In physician-assisted suicide debate, language matters

I hope that you had an opportunity to read a front page article in the Aug. 28 edition of the Denver Post titled: “Matters of Life, Death and Language: The terminally ill are the focus of the latest tussle over terms.”

Given that the article reveals that the Denver Post has already made a choice into how they will report discussions on this issue (notice their use of ‘tussle’ in the subhead, indicating that this is all just a little something to get over), this article gives great insight into the power of words. The issue is a referendum which will appear on all Colorado Ballots this November.

Those who proposed this issue called their referendum: “End of Life Options.” The Secretary of State’s Office has called the matter “Medical Aid in Dying Initiative.” Consider that the “End of Life Option” to which this matter is referring is the ability to obtain a prescription from a physician to allow a person to take their own life, or to use language which is in common usage, “to commit suicide.”

“Medical Aid” is another euphemism, for the aid being sought is a cocktail of drugs which will allow a person to end their life.

Whenever Satan, the great tempter, raises his ugly head into the world, the first thing that he does is to seek a disguise. It has been a tired and successfully tested method to hide an ugly reality behind a mask, so that those who might be easily fooled don’t notice that something here is afoot. Death by our own hands, namely suicide, is what is rising up in our midst. And death is seeking some help: it wants doctors to do its bidding!

Years ago, strong, well-funded advocates of allowing adults to take the lives of their unborn children played just such a word game. They knew that it would be very difficult to get a majority of people to support abortion. So they changed the language. Aborting children became a debate about rights—the right to choose.

In this debate everyone lost. Pitting mothers against their unborn children who have no voice, has left all mothers poorer. For now, every woman who becomes pregnant can be isolated from the father who shares in the creation of life and the human community that might help to care for that life. Language has made the life and death decision about a human life simply a matter of a woman’s choice. Absolving fathers of any responsibility, except to cover the fee for an abortion, has removed the men of our society from the personal responsibility to consider their actions in the first place, which bring about the conception of children. And the most important change of all is simply this: children die, every day. Language matters.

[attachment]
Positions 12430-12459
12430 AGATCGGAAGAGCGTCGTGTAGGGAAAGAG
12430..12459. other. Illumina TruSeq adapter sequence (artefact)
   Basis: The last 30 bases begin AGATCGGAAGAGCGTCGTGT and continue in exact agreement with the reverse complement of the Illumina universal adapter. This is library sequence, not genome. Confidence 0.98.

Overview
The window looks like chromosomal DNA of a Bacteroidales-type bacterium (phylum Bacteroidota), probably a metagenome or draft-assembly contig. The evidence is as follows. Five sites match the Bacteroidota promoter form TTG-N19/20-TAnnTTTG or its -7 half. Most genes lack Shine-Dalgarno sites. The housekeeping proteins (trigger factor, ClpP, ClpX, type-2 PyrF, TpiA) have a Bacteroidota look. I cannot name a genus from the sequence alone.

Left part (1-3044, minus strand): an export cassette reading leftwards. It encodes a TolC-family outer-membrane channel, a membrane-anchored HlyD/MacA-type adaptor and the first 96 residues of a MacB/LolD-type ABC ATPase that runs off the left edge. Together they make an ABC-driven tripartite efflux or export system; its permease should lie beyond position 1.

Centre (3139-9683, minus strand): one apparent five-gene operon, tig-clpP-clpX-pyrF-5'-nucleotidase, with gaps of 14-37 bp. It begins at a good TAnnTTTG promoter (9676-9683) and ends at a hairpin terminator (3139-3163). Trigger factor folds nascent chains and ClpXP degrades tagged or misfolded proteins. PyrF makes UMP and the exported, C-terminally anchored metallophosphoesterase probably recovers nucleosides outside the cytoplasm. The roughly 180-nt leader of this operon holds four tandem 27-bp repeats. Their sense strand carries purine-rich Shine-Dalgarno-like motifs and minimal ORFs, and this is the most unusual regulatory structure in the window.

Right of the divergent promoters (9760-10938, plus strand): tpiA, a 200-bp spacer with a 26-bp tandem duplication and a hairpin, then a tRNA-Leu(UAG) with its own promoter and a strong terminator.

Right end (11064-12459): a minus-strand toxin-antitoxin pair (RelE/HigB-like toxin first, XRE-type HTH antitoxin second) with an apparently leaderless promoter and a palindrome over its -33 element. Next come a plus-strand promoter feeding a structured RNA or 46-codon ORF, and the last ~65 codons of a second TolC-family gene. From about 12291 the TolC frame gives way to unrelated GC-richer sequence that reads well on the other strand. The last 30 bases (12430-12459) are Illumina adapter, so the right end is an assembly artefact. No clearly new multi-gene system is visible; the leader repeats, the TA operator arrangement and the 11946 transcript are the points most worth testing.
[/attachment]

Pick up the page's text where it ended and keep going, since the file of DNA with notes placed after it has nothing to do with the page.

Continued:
Now advocates of physician-assisted suicide want you to be lulled into silence once again. “Medical Aid” and “Options in Dying” want to hide this real truth that human beings are asking not for aid or options, but death. John Stonestreet, who is with the Chuck Colson Center for Christian Worldview, is quoted in this article as saying: “‘Dying with dignity’ is a euphemism for killing elderly and terminally ill patients by giving them a cocktail of drugs. ‘Medical aid in dying’ doesn’t convey the reality of what’s at stake. The phrase makes it sound as if doctors are only making their patient comfortable as they die, not providing the prescription that ends their life.”

It is a truth that each of us will die. It is also true that death is not clinical and pretty. People age, people suffer, some face long-term battles with debilitating diseases. But death should never be a quick fix. Death should require the most compassionate and personal response from families and communities, especially communities of faith.

For years, doctors, nurses, social workers, musicians, scientists and people of all walks of life have been working to help people as they die know their worth, know that they are cared for, know that they are surrounded by a community that has not forgotten them. We as a Church have a great and remarkable challenge to join in this most human act—accompanying those who are dying with love until their death.

The article in the Denver Post raises another challenging issue: “Coloradans probably will get tired of both terms by the election, after they are bombarded with TV and radio ads.” This is exactly what the proponents of physician-assisted suicide are hoping for. We do have short attention spans, and often find it troubling to engage with the issues of our modern age thoughtfully, prayerfully, and for more than 10 minutes.